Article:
David Ellis, On the Sauce at Bar Mistura: Somewhere for drinking and flirting and stumbling home

·3-min read
Latin American all-stars: Pisco sours are among the classics on the menu (Paul Winch-Furness)
Latin American all-stars: Pisco sours are among the classics on the menu (Paul Winch-Furness)

I’ve been thinking about cash a bit lately, mostly because all of mine seems to have deserted me. Moving place, I’ve got lawyers and estate agents and all those other old rope merchants rummaging through my out-goings; Natwest would be happier sorting me a mortgage if I could get myself barred from the Coach and Horses. I’ll keep you posted.

And while if it’s worth it, I’ll pay it, the fiscal horrors have me wondering when £12 or so became the marker of a decent drink, or why, exactly, we’ve let hotel bars say with a straight face that martinis should be £20. Price, then, is part of why I like Bar Mistura as much as I do. Pisco sours are £8.50; mojitos and caipirinhas are £9; nothing greedily claws at more than £10.50. It isn’t, then, somewhere for one and done – they want you to stay. “We’re licensed till 1am,” says the manager, a chatty guy called Alessio, “We stay open till people want to finish drinking.”

My kind of thing. That’s the other reason I like it here; it is, in essence, a Peruvian party bar, one found downstairs from the recently revived Andina, which has moved to Commercial Street. Fitting for this week, too; yesterday marked 200 years of Peru’s independence (you think you’re busy? José de San Martín, the general who pulled it off, was merrily on his third liberation, having already prized Argentina and Chile from the understandably aggrieved Spaniards). Anyway, it’s good to have Martin Morales’ place back; it was a shame for Shoreditch to lose out, even if the closing announcement came with an enjoyably catty swipe at the landlords: “We were exemplary tenants,” they huffed on Facebook, “but the attraction of some big shot money was stronger and more important than saving our restaurant and our jobs.”

Ah well. It all worked out in the end. Mistura opens only on the weekends, and Friday nights are the one. Late on, it fills with those after a good time; the music goes up, sometimes a DJ plays. Soon, maybe, it will heave here. Let’s hope so.

Money well spent: prices are low but the booze isn’t bottom shelf (Bar Mistura)
Money well spent: prices are low but the booze isn’t bottom shelf (Bar Mistura)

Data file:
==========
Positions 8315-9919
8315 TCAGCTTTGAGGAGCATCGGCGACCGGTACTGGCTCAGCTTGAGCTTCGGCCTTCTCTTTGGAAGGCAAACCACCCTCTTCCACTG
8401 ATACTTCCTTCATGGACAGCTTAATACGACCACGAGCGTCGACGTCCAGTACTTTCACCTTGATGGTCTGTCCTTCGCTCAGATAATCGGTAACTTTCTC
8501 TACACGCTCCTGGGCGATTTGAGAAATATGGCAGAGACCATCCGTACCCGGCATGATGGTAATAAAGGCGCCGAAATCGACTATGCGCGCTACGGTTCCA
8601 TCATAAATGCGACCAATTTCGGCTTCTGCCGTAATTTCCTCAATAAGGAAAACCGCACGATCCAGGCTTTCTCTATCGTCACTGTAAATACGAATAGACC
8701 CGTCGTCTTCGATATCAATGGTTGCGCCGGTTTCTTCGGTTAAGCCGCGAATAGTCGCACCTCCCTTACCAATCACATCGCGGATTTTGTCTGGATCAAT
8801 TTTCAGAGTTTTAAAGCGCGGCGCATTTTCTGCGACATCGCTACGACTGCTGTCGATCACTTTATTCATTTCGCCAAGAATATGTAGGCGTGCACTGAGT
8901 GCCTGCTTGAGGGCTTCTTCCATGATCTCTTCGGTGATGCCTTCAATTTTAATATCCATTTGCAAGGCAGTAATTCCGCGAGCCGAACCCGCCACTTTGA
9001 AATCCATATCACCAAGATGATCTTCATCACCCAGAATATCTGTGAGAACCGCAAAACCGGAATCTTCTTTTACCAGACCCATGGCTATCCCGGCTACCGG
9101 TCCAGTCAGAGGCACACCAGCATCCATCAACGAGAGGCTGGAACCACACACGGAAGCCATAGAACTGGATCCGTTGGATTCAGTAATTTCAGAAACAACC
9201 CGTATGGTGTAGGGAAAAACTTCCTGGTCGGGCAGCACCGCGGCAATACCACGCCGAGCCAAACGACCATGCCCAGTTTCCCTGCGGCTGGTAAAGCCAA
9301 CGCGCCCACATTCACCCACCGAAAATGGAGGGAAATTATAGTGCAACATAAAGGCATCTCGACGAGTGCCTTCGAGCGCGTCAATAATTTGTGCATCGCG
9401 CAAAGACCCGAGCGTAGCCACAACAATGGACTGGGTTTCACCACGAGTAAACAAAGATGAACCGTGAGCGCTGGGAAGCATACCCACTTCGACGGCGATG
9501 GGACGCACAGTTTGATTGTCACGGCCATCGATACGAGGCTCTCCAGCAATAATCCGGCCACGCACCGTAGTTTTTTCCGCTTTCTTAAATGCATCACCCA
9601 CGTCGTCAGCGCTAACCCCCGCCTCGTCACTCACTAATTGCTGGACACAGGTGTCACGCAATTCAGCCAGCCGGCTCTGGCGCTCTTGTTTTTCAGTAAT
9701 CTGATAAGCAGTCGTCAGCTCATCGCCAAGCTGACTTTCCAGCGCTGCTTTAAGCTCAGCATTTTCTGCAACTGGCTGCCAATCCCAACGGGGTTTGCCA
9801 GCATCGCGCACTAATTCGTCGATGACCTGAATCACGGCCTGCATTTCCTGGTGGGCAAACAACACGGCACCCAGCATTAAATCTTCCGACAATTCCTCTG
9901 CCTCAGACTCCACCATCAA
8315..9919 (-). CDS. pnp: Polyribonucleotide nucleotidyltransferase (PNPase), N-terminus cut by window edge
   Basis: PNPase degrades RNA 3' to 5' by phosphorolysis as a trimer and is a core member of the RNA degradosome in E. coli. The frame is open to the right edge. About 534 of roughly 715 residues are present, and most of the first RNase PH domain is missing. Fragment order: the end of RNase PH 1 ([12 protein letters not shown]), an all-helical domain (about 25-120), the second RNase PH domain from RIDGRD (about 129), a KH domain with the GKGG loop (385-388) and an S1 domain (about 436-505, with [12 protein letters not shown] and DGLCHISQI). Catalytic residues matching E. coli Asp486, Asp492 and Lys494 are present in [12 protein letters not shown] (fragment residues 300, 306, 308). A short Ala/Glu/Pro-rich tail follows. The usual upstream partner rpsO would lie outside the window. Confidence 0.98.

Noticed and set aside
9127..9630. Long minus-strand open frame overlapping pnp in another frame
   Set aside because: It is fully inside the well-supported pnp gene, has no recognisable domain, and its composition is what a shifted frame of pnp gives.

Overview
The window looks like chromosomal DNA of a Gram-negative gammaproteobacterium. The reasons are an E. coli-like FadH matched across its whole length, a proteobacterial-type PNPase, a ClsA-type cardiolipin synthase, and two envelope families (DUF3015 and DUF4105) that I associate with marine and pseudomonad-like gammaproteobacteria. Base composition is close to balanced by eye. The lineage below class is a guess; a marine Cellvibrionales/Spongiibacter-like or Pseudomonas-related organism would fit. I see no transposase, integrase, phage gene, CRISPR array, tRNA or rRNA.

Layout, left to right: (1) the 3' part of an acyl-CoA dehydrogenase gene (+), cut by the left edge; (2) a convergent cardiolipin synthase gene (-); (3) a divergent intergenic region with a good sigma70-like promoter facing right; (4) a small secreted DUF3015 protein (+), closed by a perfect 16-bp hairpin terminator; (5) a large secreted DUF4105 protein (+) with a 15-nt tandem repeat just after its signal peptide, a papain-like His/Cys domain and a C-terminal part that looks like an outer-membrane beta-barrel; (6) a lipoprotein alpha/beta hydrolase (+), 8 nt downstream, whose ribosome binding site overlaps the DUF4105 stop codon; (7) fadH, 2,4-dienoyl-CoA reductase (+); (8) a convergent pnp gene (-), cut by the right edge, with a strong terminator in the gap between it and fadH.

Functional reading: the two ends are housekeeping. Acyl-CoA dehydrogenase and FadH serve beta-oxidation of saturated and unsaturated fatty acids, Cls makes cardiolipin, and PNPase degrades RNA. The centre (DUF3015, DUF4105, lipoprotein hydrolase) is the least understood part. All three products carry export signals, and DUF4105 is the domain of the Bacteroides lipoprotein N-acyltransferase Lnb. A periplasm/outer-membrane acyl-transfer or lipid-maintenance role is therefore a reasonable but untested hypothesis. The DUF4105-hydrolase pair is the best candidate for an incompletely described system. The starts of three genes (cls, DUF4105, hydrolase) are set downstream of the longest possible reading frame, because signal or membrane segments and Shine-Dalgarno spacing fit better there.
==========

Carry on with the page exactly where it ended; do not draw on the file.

Though a new mural adds a little beauty to an otherwise bare room, there is a simple lack of stuff that hints the budget went elsewhere. The bottles behind the bar confirm it: prices are low but the booze isn’t bottom shelf. There’s the LA pink label of Alipus mezcal; Diplomatico rum; vodka from the East London Liquor Company. You might stumble into the wreckage of a hangover after a night here (and why not? Covid seems to be finally buggering off), but it wouldn’t be the kind fatally compounded by the whip of bad alcohol.

Still, this isn’t the place for science experiments masquerading as cocktails; here, Latin American all-stars are the thing. We sank mojitos, a margarita with enough salt on the rim to wrinkle our lips, mezcal negronis because, well, I have them everywhere (king of these is found at Soho’s 40 Dean Street – but then they did put my name on the menu, so I’m biased).

Though a friend and I once got so drunk on cachaça we were asked, at 4pm, to leave the Camden Sainsbury’s after a sit-down performance of the row-boat song in the meat aisle – I’ll tell you about that another time – in the caiprina’s here, it’s a gentle thing, though with a faux-innocent, too-easy-to-drink character that could unwittingly lead you astray in a supermarket, too.

In other words, Mistura is an honest-to-God, old-school basement bar, one for drinking and flirting and stumbling home – and, chances are, you won’t wake up completely penniless the next morning, either. You have my envy.

Bar Mistura, 60-62 Commercial St, E1. Cocktails from £8.50, wine from £6. Open Thursday to Saturday, 5pm - 1am, andinaceviche.com

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